In John v. Tribune Co. (1962), 24 Ill. 2d 437, 181 N.E.2d 105, the court held that newspaper articles which listed a woman with various alias names as having been arrested at a certain address and charged with keeping a house of prostitution were not defamatory as to plaintiff even though she lived at that address and her name was among those names listed as aliases for the woman arrested. The court reasoned that the articles could be construed as referring only to the person bearing the actual name listed before the statement of the aliases. In Chapski v. Copley Press (1982), 92 Ill. 2d 344, 442 N.E.2d 195, the court noted that the innocent-construction rule had arisen from dictum in John, but that it had not been applied uniformly and required modification.

The Chapski court deemed the modification of the rule necessary to better protect an individual's interest in vindicating his good name and reputation while allowing the "breathing space" essential to the fruitful exercise of the first amendment guarantees. (New York Times v. Sullivan (1964), 376 U.S. 254, 11 L. Ed. 2d 686, 84 S. Ct. 710.) The court defined the modified innocent-construction rule in these words:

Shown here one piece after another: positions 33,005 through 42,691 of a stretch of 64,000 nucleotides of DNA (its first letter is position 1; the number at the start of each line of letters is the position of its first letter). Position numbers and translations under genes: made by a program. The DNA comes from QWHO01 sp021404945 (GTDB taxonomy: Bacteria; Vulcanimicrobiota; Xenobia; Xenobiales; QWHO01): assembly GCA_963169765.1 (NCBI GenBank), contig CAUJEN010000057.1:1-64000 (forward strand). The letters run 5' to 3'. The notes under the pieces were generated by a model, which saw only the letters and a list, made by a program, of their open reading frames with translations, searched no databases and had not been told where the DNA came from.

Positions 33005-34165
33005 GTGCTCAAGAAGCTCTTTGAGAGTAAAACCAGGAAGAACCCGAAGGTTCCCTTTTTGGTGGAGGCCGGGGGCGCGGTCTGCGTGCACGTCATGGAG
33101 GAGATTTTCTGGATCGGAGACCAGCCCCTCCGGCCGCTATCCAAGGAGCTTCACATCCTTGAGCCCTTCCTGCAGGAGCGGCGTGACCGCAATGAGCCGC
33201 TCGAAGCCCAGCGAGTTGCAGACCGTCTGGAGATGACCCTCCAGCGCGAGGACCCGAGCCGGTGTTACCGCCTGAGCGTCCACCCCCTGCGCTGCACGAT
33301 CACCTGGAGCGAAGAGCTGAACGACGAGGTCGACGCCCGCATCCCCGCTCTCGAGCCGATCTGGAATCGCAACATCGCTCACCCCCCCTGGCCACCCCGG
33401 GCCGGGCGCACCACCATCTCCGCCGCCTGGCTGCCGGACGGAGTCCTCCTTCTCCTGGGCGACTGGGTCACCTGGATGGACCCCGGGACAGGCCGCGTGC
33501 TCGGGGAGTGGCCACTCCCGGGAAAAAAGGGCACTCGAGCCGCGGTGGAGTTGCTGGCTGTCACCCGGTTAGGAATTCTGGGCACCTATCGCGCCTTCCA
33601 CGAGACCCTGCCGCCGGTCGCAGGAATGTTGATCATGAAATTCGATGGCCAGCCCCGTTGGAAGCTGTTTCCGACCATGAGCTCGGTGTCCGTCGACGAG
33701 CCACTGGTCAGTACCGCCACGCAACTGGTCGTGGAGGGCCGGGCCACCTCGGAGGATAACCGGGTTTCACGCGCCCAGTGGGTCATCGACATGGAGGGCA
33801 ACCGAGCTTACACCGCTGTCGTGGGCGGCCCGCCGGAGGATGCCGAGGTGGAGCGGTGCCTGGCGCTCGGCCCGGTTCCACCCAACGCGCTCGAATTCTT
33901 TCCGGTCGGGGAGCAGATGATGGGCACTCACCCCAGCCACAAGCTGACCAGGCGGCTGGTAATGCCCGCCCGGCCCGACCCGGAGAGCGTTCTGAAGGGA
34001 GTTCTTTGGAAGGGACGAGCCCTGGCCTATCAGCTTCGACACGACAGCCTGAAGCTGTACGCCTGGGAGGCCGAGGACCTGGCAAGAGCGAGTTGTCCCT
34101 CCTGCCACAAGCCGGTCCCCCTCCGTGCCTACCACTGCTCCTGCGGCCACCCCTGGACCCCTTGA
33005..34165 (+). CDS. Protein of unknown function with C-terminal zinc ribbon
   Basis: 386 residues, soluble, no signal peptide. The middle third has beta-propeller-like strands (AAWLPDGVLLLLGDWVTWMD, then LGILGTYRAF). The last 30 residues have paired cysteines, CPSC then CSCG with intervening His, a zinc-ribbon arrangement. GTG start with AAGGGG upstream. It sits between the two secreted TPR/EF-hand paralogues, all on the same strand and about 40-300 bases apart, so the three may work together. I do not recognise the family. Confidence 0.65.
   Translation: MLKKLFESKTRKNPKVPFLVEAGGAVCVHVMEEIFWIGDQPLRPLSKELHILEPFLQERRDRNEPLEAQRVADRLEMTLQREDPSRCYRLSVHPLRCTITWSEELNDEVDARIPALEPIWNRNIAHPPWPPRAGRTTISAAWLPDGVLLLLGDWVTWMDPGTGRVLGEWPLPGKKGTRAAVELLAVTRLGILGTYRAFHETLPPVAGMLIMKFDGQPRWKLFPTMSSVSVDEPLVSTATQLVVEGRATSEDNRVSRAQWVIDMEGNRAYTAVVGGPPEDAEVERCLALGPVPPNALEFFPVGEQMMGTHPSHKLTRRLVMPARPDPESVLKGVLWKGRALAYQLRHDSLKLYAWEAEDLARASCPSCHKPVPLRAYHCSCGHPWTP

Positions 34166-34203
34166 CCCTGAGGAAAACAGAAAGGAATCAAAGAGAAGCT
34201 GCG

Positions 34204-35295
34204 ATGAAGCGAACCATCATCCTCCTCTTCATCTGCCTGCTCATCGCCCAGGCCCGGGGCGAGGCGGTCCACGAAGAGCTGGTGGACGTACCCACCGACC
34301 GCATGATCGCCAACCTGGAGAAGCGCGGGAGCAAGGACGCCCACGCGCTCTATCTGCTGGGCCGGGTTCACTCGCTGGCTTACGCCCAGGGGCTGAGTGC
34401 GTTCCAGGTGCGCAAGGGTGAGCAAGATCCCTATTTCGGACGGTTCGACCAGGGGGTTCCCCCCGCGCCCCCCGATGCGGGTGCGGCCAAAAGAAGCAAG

"written or oral statement is to be considered in context, with the words and the implications therefrom given their natural and obvious meaning; if, as so construed, the statement may reasonably be innocently interpreted or reasonably be interpreted as referring to someone other than the plaintiff it cannot be actionable per se." (Chapski v. Copley Press (1982), 92 Ill. 2d 344, 352, 442 N.E.2d 195, 199.)

The change was intended to prevent the lower courts from straining to reach an unreasonable, but innocent construction of allegedly defamatory language. Under Chapski, the allegedly defamatory words must be given a reasonable interpretation within the context in which they are used.